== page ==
He doesn’t tell me that he misses breastfeeding, but I know that he misses our late night nursing sessions – just like me.

Nuraz was one of those babies who depended only on the breast to put him to sleep. As such, I would have to lie in bed with him every nap time and evening just so that he could sleep. I knew it was normal behavior, but I questioned myself so many times. Was I spoiling my child? It was such a concern when I put him in daycare. I questioned the caregivers every single day on whether Nuraz had been able to sleep and how long he hadslept for. We did also attempt to try to put formula into a bottle for the caregiver to give to him, something I regret. We thought that perhaps if he saw his other classmates having the bottle and sleeping he would follow suit. But my kid knew that nothing other than mother’s milk was going to soothe and comfort him. At two years of age he was still such a picky eater – a phase that we have luckily escaped from. Nuraz did not take any other form of milk – fresh, powdered, strawberry, chocolate, anything – it was really tough because I was concerned that he was not getting enough nutrients from his small intake of solids. Subconsciously however, perhaps I did not really try very hard with solids because I still believed that he was thriving well with whatever I was providing him through my milk.

Any amount of breastmilk is good for a toddler, just like older babies. There is no need to supplement with follow-on formula or formula marketed as toddler’s milk. Toddlers can thrive just on breastmilk and healthy, wholesome solids.

Cutting down nursing sessions were hard. Firstly, I cut down on nursing sessions by ensuring that we kept ourselves busy. Often, when Nuraz saw me idling, he would want to nurse knowing that his mother’s breasts were available! As such, I would always find something to do and made myself busy, so he would know that the breasts were busy too. We went out a lot too so that he would be occupied running around.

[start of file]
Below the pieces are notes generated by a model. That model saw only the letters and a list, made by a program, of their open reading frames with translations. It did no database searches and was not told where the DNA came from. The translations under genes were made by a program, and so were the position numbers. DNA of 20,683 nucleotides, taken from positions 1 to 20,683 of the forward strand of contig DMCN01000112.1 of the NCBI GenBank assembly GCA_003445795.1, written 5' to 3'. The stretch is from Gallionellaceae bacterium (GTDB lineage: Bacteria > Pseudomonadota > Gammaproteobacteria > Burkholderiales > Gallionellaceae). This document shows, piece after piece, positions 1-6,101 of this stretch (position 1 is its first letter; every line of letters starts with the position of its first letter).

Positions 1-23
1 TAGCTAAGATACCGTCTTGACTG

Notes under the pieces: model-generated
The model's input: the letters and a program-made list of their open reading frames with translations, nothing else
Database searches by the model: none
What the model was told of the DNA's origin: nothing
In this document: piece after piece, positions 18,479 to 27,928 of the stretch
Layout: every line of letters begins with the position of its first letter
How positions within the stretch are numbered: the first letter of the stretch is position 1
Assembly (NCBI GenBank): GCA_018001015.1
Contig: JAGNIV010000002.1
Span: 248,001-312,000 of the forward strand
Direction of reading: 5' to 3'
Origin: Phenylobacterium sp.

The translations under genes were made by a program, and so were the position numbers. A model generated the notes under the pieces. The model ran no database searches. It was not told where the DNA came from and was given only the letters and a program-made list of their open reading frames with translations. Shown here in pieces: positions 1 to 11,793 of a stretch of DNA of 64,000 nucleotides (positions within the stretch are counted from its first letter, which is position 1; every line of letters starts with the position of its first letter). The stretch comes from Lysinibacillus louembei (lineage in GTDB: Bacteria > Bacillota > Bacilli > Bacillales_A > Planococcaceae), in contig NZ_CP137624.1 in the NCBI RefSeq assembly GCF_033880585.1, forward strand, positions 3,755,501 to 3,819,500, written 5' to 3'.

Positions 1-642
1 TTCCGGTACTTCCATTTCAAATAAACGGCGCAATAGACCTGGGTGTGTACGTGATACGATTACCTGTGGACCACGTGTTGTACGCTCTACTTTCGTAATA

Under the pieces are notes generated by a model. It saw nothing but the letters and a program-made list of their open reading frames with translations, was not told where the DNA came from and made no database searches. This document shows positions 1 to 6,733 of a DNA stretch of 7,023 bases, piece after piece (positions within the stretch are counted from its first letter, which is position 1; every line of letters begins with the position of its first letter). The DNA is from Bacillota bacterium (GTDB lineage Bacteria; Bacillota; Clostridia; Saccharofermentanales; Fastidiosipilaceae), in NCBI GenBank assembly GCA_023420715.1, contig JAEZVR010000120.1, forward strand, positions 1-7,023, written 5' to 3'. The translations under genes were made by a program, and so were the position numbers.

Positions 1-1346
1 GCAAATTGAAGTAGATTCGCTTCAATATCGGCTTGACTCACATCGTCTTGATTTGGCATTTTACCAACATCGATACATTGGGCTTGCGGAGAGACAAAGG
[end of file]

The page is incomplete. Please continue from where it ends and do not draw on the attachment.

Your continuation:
The nursing sessions before nap or bedtime were the hardest to drop. I still nursed him, but I would cut it short. And whenever I realized that he had fallen into a deep sleep, I would quickly unlatch him and leave him to sleep alone – well, until I joined him for bed in the night. As much as I wanted to nap beside him, I knew that this would just give him easy access to my breasts. On nights when I just did not feel like nursing Nuraz to sleep, my husband would take over to tackle the situation. It was heartbreaking, as Nuraz would cry out for me as he did not want his daddy to put him to sleep. He wanted me, and he wanted to nurse. What my husband and I did was to set a timer for 5 to 10 minutes, and if all else failed, I would relent and go in to nurse him to sleep. Sometimes it worked, sometimes it did not – so we played by ear. Still, Nuraz would always find his way back to the breasts in the middle of the night and help himself to the feed. I started wearing really tight unaccessible clothing to bed. Our nursing sessions got shorter and shorter, and there were times when I woke up in the morning, realising that my clothing was still intact and that he had not nursed at all. And then one fine afternoon on October 2016, Nuraz took his last nursing session, and that was that.

Cutting down on nursing sessions especially night nursing to wean your toddler may take awhile. Embrace the process and take your time until your toddler is ready!

My son is turning five soon, and it has been exactly two years since he took his last feed from me. We had a good run together, and I am happy to say that he is thriving on all kinds of solids. Nuraz, although independent, can be clingy and insecure. Sometimes, I wonder if it is an only child syndrome, or if it is because I breastfed him for so long. It becomes very difficult to get others (even other family members) to care for him when I need to run errands or just have some “me time”. He doesn’t tell me that he misses breastfeeding, but I know that he misses our late night nursing sessions – just like me.